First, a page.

Roads Service has moved to reassure motorists of the safety of wire rope barriers on a stretch of the A8 Larne.
It follows concern from East Antrim MLA John Stewart on the costs and safety record of the central reservation barriers on the Larne to Hillhead Road section of the dual carriageway.
Mr Stewart said: “Rather than using traditional Armco barriers or concrete structures to separate the north and south bound traffic, a wire rope and post arrangement was installed when the dual carriageway was being finalised in 2014.
“Anyone who uses the road on the regular basis cannot fail to notice the number of points along the route where an accident has happened and the posts have been knocked over.
“At the moment between Larne and Ballynure, there are six separate gaps in the wire rope separation, which is not only unsightly, but more importantly, dangerous.”
The UUP representative added: “It also seems to take a very long time for repairs to take place after accidents occur, increasing the opportunity for vehicles to go right across into the oncoming traffic on the other side of the dual carriageway.
“They are very common in Australia and New Zealand but concerns have been raised about the dangers they pose to motorcyclists who have dubbed them ‘cheese cutters’.
“Obviously the DfI Roads Service must go by the what the research and road safety best practice says, but I am seeking assurances that this is the best, not the cheapest option.”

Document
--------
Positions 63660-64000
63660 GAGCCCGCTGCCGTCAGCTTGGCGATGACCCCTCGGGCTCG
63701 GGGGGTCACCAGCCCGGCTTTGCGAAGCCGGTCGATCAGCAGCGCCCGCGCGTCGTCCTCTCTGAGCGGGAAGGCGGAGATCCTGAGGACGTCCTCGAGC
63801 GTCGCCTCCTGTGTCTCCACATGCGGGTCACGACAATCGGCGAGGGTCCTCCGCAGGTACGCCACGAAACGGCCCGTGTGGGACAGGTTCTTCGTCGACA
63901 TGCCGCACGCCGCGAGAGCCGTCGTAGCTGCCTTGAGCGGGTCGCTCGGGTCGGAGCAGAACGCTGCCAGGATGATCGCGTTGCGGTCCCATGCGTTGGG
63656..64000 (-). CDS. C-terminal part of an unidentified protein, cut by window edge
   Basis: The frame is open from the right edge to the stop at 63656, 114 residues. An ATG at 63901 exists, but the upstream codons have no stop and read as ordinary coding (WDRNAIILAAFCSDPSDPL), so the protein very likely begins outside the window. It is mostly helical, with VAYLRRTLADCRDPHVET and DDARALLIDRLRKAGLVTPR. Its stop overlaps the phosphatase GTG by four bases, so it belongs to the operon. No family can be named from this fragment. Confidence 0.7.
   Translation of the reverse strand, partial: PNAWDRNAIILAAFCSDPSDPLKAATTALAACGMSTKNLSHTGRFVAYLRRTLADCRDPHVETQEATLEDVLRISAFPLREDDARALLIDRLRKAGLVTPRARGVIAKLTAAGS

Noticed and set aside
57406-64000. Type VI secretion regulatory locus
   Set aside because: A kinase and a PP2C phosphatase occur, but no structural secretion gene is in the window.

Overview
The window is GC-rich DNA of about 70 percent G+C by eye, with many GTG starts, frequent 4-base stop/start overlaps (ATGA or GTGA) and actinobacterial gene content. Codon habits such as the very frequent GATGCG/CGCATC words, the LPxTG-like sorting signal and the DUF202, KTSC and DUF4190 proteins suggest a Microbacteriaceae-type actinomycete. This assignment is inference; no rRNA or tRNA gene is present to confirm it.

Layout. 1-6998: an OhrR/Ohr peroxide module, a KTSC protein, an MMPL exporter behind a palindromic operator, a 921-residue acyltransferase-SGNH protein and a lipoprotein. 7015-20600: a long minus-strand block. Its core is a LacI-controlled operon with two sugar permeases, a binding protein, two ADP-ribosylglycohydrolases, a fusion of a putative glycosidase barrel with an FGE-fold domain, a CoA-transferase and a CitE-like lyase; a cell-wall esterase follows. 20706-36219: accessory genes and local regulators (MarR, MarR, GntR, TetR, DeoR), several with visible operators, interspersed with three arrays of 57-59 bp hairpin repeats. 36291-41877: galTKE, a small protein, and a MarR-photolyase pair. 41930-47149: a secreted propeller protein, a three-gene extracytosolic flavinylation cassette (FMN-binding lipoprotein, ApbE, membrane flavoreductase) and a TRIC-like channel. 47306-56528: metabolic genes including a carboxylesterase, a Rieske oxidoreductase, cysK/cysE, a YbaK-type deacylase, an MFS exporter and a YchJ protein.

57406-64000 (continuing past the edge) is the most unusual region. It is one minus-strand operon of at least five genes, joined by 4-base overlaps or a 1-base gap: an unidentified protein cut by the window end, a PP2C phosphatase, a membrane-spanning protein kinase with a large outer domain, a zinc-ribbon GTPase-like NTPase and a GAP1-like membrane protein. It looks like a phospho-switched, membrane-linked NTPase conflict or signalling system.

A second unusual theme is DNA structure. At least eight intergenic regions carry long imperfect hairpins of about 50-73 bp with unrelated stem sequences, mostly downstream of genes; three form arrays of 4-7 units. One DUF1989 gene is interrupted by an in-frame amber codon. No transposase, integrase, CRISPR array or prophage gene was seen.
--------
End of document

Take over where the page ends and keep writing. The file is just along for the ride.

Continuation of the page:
In response, a Department for Infrastructure spokesperson said: “When designing new roads the Department uses the Design Manual for Roads and Bridges, which is the standard for road design across the United Kingdom. This manual allows the installation of any EN1317 certified barrier which includes wire rope type vehicle restraint systems.
“A European Road Assessment Programme position paper entitled ‘Barriers to change – Designing safe roads for motorcyclists’ published in 2008, concluded that despite the amount of high profile coverage that wire rope barriers have attracted, the limited research available does not support that they are more dangerous than other types of barrier on the market.”
The DfI added barrier repairs along the A8 are programmed for this September.